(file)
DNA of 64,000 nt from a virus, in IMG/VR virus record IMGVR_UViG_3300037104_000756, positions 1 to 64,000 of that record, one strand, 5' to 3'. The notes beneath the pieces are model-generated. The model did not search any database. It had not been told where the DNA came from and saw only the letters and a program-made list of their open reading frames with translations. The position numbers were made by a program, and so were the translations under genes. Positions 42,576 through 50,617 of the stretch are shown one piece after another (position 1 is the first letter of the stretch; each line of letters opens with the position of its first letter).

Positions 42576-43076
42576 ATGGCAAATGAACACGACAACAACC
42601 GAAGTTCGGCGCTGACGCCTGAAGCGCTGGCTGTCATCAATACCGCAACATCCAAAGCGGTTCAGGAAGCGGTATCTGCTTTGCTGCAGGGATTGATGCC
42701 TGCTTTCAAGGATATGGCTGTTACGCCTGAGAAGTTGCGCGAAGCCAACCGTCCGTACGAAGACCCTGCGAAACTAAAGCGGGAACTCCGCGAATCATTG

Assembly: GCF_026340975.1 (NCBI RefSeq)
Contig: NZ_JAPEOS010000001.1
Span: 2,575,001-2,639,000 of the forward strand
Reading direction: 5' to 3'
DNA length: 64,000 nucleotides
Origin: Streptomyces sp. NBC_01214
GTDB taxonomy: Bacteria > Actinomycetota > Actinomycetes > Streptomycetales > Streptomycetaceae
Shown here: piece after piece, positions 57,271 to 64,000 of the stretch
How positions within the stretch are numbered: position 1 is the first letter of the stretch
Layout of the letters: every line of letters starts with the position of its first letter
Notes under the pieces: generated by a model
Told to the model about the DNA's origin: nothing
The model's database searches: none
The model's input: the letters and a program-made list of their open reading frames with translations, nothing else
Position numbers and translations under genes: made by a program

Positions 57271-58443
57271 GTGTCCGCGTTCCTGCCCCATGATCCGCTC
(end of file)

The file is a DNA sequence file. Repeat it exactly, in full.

DNA of 64,000 nt from a virus, in IMG/VR virus record IMGVR_UViG_3300037104_000756, positions 1 to 64,000 of that record, one strand, 5' to 3'. The notes beneath the pieces are model-generated. The model did not search any database. It had not been told where the DNA came from and saw only the letters and a program-made list of their open reading frames with translations. The position numbers were made by a program, and so were the translations under genes. Positions 42,576 through 50,617 of the stretch are shown one piece after another (position 1 is the first letter of the stretch; each line of letters opens with the position of its first letter).

Positions 42576-43076
42576 ATGGCAAATGAACACGACAACAACC
42601 GAAGTTCGGCGCTGACGCCTGAAGCGCTGGCTGTCATCAATACCGCAACATCCAAAGCGGTTCAGGAAGCGGTATCTGCTTTGCTGCAGGGATTGATGCC
42701 TGCTTTCAAGGATATGGCTGTTACGCCTGAGAAGTTGCGCGAAGCCAACCGTCCGTACGAAGACCCTGCGAAACTAAAGCGGGAACTCCGCGAATCATTG

Assembly: GCF_026340975.1 (NCBI RefSeq)
Contig: NZ_JAPEOS010000001.1
Span: 2,575,001-2,639,000 of the forward strand
Reading direction: 5' to 3'
DNA length: 64,000 nucleotides
Origin: Streptomyces sp. NBC_01214
GTDB taxonomy: Bacteria > Actinomycetota > Actinomycetes > Streptomycetales > Streptomycetaceae
Shown here: piece after piece, positions 57,271 to 64,000 of the stretch
How positions within the stretch are numbered: position 1 is the first letter of the stretch
Layout of the letters: every line of letters starts with the position of its first letter
Notes under the pieces: generated by a model
Told to the model about the DNA's origin: nothing
The model's database searches: none
The model's input: the letters and a program-made list of their open reading frames with translations, nothing else
Position numbers and translations under genes: made by a program

Positions 57271-58443
57271 GTGTCCGCGTTCCTGCCCCATGATCCGCTC